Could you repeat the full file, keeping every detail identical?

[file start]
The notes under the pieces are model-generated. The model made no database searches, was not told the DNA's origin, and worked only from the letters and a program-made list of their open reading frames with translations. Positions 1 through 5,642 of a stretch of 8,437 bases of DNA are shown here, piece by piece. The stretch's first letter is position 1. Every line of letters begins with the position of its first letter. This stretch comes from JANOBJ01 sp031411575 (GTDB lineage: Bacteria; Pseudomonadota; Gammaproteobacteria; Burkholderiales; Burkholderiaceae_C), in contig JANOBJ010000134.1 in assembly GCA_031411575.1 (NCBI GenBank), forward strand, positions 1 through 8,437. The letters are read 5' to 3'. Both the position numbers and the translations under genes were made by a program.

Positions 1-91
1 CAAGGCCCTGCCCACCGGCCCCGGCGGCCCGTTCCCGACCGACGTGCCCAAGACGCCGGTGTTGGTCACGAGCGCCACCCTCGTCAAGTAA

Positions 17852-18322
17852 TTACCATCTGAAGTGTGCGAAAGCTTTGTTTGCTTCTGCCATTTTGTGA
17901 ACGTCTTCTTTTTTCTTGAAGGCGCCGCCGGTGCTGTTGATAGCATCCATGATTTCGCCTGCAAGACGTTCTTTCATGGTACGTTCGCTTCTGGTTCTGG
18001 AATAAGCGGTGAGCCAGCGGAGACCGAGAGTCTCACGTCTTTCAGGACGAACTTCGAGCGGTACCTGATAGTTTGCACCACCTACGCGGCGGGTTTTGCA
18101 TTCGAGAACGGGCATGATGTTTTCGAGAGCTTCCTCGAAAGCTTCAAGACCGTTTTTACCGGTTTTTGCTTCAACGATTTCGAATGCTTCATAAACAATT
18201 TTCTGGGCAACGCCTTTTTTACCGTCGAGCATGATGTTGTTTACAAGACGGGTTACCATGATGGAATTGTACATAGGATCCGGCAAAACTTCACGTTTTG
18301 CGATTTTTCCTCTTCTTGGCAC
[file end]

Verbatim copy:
The notes under the pieces are model-generated. The model made no database searches, was not told the DNA's origin, and worked only from the letters and a program-made list of their open reading frames with translations. Positions 1 through 5,642 of a stretch of 8,437 bases of DNA are shown here, piece by piece. The stretch's first letter is position 1. Every line of letters begins with the position of its first letter. This stretch comes from JANOBJ01 sp031411575 (GTDB lineage: Bacteria; Pseudomonadota; Gammaproteobacteria; Burkholderiales; Burkholderiaceae_C), in contig JANOBJ010000134.1 in assembly GCA_031411575.1 (NCBI GenBank), forward strand, positions 1 through 8,437. The letters are read 5' to 3'. Both the position numbers and the translations under genes were made by a program.

Positions 1-91
1 CAAGGCCCTGCCCACCGGCCCCGGCGGCCCGTTCCCGACCGACGTGCCCAAGACGCCGGTGTTGGTCACGAGCGCCACCCTCGTCAAGTAA

Positions 17852-18322
17852 TTACCATCTGAAGTGTGCGAAAGCTTTGTTTGCTTCTGCCATTTTGTGA
17901 ACGTCTTCTTTTTTCTTGAAGGCGCCGCCGGTGCTGTTGATAGCATCCATGATTTCGCCTGCAAGACGTTCTTTCATGGTACGTTCGCTTCTGGTTCTGG
18001 AATAAGCGGTGAGCCAGCGGAGACCGAGAGTCTCACGTCTTTCAGGACGAACTTCGAGCGGTACCTGATAGTTTGCACCACCTACGCGGCGGGTTTTGCA
18101 TTCGAGAACGGGCATGATGTTTTCGAGAGCTTCCTCGAAAGCTTCAAGACCGTTTTTACCGGTTTTTGCTTCAACGATTTCGAATGCTTCATAAACAATT
18201 TTCTGGGCAACGCCTTTTTTACCGTCGAGCATGATGTTGTTTACAAGACGGGTTACCATGATGGAATTGTACATAGGATCCGGCAAAACTTCACGTTTTG
18301 CGATTTTTCCTCTTCTTGGCAC